Chief Innovation Officer
Boston Children’s Hospital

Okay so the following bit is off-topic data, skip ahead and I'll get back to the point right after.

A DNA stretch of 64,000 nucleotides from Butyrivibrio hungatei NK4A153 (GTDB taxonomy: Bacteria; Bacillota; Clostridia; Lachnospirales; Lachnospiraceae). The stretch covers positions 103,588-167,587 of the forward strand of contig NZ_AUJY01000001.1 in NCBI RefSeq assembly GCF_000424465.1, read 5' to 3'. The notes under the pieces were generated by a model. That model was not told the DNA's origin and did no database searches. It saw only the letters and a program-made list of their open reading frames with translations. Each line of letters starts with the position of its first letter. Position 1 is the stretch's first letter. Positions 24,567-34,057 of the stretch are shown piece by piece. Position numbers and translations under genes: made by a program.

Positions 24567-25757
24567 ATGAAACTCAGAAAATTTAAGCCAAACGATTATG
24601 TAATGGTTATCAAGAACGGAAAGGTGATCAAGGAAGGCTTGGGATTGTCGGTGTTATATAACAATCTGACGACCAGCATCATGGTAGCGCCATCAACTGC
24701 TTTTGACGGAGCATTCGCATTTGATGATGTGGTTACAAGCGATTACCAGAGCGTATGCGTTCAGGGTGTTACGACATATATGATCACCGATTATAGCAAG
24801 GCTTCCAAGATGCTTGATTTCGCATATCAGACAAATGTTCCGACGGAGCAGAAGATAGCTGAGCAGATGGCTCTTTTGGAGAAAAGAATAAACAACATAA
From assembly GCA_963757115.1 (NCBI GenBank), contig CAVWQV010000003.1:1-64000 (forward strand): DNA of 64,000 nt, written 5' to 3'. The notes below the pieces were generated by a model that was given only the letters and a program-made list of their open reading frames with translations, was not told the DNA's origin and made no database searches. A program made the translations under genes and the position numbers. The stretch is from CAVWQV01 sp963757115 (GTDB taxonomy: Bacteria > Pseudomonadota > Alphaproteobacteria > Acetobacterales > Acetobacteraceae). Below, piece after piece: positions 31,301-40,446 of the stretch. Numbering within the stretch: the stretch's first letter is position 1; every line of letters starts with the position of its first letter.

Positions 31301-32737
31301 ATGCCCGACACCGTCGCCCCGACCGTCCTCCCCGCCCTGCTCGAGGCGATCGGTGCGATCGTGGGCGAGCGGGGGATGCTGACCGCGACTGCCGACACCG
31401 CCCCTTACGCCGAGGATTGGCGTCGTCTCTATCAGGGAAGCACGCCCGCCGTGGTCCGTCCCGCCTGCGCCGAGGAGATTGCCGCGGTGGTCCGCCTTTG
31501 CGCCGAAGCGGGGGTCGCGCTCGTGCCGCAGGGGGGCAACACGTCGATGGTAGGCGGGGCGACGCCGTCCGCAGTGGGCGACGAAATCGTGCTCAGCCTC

An approximately 48 million people experience foodborne illnesses in the United States each year, however, only a small proportion of cases are captured by traditional surveillance systems. This is mainly due to a limited number of affected persons seeking medical care and reporting symptoms to appropriate authorities. We therefore aim to supplement existing surveillance systems by developing a validated system for monitoring reports of foodborne illnesses using event-based digital disease surveillance data sources, and characterize and estimate the extent of foodborne illnesses and disease outbreaks in the United States. Specifically, we aim to marry recent technologies for automated, disease outbreak detection with social media and online restaurant and food service review sites in order to comprehensively assess the extent of foodborne illnesses at a local and national scale. Building on our previous experience in digital disease detection from developing HealthMap.org, a leading global disease monitoring system, we will first identify and develop a corpus of relevant event-based infectious disease surveillance data sources for tracking foodborne illnesses. We will expand on HealthMap's data sources by incorporating data from social media, blogs, local news sources, restaurant and food service review sites. Next, we would validate the use of the event- based infectious disease surveillance data sources identified for tracking spatiotemporal trends in reports of foodborne illnesses. We would use regression models to quantitatively compare the event- based informal data sources to formal reporting from the various surveillance systems available through the U.S. Centers for Disease Control and Prevention (CDC). This will allow us to understand the biases inherent in our surveillance approach and to correct for them. Lastly, using a multiplicative model, we would determine the extent of foodborne illnesses and disease outbreaks at the local and national level. We will determine whether there are changes in overall rates of foodborne illness and disease reports locally and nationally. We would also extract data on foods and venues typically implicated in foodborne illnesses and diseases outbreaks to estimate the prevalence and incidence of foodborne illness through specific food vehicles and locations. Guided by our advisers at the CDC and local public health departments, we plan to present an approach that would help to improve surveillance of foodborne illnesses and disease outbreaks by providing a system for rapid assessment of foodborne illness at the local and national level.